On 1 January 2018, the Israeli Parliament passed an amendment to the “Basic Law: Jerusalem, Capital of Israel”. The amendment raises to 80 Knesset Members the majority needed to give up Israeli control over any part of Jerusalem. With the goal of achieving a Jewish demographic majority in the city, the Israeli government is planning to remove from Jerusalem’s municipal jurisdiction Palestinian neighbourhoods already separated by the annexation wall, such as Kufr ‘Aqab, Shu’fat Refugee Camp, and Anata, comprising some 140,000 Palestinians. The Israeli military has subsequently announced that it will take “security control” over these neighbourhoods. Meanwhile, the settlements of Ma’ale Adumim, Gush Etzion, Efrat, Beitar Illit, and Giv’at Ze’ev, amongst others in the Jerusalem periphery, containing approximately 150,000 settlers, are to be annexed and will act as sub-municipalities of Jerusalem, according to the so-called ‘Greater Jerusalem’ bills under consideration by Israel’s Parliament.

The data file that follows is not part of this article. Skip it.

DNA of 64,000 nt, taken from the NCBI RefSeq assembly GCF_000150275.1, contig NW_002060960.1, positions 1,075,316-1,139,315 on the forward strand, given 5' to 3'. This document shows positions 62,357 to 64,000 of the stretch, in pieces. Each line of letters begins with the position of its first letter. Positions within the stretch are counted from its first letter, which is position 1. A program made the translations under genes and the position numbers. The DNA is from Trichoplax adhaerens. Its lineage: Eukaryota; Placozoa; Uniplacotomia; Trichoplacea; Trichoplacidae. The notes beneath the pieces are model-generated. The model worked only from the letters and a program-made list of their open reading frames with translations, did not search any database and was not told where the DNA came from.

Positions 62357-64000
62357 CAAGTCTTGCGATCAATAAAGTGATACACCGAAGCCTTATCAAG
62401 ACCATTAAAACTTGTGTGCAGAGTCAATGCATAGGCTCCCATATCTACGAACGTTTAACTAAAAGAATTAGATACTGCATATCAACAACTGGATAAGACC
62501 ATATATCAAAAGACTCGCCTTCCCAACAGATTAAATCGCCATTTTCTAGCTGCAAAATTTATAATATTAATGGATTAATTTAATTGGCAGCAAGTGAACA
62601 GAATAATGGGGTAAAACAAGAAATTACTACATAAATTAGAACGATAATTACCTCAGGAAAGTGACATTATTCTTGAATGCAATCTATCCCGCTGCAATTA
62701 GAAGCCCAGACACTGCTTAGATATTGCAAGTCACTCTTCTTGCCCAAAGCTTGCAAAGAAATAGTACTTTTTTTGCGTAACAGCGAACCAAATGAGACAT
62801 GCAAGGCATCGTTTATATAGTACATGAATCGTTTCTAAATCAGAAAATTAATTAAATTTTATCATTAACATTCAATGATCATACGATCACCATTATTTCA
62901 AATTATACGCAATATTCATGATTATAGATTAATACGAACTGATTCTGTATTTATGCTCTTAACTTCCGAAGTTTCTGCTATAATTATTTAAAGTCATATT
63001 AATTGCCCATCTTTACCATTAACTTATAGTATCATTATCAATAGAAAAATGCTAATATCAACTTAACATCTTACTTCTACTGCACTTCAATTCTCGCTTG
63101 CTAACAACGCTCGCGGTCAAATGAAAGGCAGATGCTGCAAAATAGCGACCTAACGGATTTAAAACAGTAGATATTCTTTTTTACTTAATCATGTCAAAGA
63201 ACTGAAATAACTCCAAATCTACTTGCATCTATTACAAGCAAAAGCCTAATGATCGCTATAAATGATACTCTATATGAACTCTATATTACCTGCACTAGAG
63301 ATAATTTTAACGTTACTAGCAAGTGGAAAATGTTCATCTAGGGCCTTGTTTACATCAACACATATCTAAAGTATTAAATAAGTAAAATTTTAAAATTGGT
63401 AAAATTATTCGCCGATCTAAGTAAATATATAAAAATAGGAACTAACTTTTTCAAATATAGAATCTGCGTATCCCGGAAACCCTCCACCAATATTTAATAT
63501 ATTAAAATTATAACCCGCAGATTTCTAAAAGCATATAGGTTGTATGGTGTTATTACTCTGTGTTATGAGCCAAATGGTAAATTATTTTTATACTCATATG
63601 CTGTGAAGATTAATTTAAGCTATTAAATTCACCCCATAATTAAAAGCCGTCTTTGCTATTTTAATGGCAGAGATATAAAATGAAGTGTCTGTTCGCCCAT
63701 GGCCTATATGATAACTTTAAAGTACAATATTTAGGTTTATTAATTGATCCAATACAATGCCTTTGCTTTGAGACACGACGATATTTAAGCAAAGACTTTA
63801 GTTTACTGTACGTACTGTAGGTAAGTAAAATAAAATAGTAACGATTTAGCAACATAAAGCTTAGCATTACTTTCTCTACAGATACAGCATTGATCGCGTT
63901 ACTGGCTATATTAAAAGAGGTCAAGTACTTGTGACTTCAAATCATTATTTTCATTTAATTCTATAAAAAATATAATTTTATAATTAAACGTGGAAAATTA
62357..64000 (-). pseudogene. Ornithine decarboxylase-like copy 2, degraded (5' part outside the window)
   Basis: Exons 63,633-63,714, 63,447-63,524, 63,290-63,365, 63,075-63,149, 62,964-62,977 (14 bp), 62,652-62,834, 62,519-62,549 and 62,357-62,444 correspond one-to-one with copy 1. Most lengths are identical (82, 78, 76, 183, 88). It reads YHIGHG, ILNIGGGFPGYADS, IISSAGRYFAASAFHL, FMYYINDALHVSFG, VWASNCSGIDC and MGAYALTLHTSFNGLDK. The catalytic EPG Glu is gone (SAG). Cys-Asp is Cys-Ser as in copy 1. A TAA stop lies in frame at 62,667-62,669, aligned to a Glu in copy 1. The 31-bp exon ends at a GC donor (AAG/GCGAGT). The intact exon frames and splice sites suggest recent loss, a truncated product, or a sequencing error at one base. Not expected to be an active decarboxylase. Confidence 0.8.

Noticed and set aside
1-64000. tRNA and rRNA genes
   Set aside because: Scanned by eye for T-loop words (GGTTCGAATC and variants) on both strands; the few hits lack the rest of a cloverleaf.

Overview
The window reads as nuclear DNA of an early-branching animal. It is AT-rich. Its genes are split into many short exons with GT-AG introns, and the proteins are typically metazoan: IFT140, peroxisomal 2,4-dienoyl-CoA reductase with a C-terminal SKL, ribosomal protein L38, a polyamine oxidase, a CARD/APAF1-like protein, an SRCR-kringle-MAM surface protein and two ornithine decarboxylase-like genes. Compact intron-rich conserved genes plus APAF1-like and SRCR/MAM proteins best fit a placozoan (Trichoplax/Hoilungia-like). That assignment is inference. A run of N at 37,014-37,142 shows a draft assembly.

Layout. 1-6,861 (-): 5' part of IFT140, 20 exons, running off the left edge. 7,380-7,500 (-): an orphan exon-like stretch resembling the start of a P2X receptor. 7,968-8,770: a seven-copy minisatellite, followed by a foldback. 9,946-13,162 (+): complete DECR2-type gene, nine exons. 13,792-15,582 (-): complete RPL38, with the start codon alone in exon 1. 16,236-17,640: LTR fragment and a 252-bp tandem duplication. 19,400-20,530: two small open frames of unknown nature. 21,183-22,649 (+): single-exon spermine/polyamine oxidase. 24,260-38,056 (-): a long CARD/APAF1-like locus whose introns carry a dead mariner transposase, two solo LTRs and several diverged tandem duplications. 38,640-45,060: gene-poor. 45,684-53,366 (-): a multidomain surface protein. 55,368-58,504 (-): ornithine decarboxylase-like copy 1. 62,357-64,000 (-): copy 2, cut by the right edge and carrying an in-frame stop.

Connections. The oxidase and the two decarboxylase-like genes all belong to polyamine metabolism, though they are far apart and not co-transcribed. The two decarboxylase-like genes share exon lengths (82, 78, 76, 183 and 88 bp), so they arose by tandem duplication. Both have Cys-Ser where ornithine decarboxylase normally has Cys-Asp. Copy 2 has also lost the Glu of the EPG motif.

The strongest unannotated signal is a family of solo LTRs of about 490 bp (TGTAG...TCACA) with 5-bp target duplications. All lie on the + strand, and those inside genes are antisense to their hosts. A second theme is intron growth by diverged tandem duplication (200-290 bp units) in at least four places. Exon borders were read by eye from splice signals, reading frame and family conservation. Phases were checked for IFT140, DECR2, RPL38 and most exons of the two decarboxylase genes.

In March 2018, the Israeli Parliament passed an amendment to the Entry into Israel Law (1952) that authorizes the Israeli Minister of Interior to revoke the Permanent Residency Status of Palestinian Jerusalemites claimed to have been involved in “terrorism” or who have allegedly committed acts that constitute “breach of loyalty”. On 19 March, the Director of Land Registration at Israel’s Ministry of Justice announced the mandatory opening of registration of lands in East Jerusalem whereas the Israeli cabinet approved the allocation of USD 14 million for land settlement process.
Israel’s Minister of Justice Ayelet Shaked was quoted as saying: “the start of land settlement of title and registration in East Jerusalem [is] a step toward promoting Israeli sovereignty and control over the city.” She added that, “[t]he day before the strengthening of Jerusalem through the transfer of the American embassy to Jerusalem, and after decades of Israeli sovereignty in eastern Jerusalem, we are strengthening the city and actually applying sovereignty through the program of land regulation in East Jerusalem”.